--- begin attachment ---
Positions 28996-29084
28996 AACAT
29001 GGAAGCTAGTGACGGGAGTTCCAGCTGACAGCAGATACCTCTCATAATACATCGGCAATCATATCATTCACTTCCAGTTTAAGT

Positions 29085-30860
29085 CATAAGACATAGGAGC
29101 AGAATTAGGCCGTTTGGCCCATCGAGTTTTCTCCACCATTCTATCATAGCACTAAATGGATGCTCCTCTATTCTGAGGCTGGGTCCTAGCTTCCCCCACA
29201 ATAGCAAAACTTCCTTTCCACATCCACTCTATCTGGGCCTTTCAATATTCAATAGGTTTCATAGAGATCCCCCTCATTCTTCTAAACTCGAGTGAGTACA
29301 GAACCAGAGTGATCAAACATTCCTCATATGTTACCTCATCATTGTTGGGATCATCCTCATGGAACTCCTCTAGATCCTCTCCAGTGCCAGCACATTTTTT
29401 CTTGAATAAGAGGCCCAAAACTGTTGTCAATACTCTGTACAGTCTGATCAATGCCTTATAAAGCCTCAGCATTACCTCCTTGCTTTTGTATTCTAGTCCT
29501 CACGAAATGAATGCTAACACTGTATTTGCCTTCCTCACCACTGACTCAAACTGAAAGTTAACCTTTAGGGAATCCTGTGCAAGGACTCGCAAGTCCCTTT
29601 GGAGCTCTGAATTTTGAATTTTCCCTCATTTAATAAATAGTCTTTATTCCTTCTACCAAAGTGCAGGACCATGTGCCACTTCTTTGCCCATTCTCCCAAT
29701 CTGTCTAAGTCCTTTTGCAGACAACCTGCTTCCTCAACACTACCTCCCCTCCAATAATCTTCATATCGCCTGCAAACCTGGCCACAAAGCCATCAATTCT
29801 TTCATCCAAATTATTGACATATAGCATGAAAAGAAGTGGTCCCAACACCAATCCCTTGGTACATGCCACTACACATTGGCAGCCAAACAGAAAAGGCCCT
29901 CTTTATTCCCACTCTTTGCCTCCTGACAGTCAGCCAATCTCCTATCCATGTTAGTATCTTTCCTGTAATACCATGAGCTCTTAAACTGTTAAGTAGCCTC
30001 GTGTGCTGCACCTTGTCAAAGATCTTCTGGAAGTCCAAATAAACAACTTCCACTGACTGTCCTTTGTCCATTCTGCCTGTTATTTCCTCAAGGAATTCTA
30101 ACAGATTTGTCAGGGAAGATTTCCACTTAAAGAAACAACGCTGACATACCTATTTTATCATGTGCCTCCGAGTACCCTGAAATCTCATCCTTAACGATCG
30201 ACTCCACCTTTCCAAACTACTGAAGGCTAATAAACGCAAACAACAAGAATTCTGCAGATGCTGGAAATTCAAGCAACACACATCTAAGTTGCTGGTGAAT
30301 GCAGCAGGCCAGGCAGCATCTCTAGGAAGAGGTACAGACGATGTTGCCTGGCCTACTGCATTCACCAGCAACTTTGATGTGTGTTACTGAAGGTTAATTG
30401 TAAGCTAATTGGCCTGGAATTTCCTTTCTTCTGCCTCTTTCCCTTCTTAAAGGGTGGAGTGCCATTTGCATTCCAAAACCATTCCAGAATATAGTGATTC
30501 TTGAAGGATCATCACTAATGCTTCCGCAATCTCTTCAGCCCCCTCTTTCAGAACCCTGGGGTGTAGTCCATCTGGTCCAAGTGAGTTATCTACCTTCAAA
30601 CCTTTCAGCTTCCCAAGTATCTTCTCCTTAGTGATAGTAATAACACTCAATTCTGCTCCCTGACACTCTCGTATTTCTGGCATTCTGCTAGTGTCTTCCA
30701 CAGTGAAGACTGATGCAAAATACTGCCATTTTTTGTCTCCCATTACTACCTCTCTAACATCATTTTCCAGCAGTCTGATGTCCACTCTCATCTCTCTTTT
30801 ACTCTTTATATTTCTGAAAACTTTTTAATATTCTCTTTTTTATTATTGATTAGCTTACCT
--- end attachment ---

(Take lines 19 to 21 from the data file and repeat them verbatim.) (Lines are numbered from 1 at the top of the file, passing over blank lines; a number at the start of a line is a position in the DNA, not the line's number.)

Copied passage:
30401 TAAGCTAATTGGCCTGGAATTTCCTTTCTTCTGCCTCTTTCCCTTCTTAAAGGGTGGAGTGCCATTTGCATTCCAAAACCATTCCAGAATATAGTGATTC
30501 TTGAAGGATCATCACTAATGCTTCCGCAATCTCTTCAGCCCCCTCTTTCAGAACCCTGGGGTGTAGTCCATCTGGTCCAAGTGAGTTATCTACCTTCAAA
30601 CCTTTCAGCTTCCCAAGTATCTTCTCCTTAGTGATAGTAATAACACTCAATTCTGCTCCCTGACACTCTCGTATTTCTGGCATTCTGCTAGTGTCTTCCA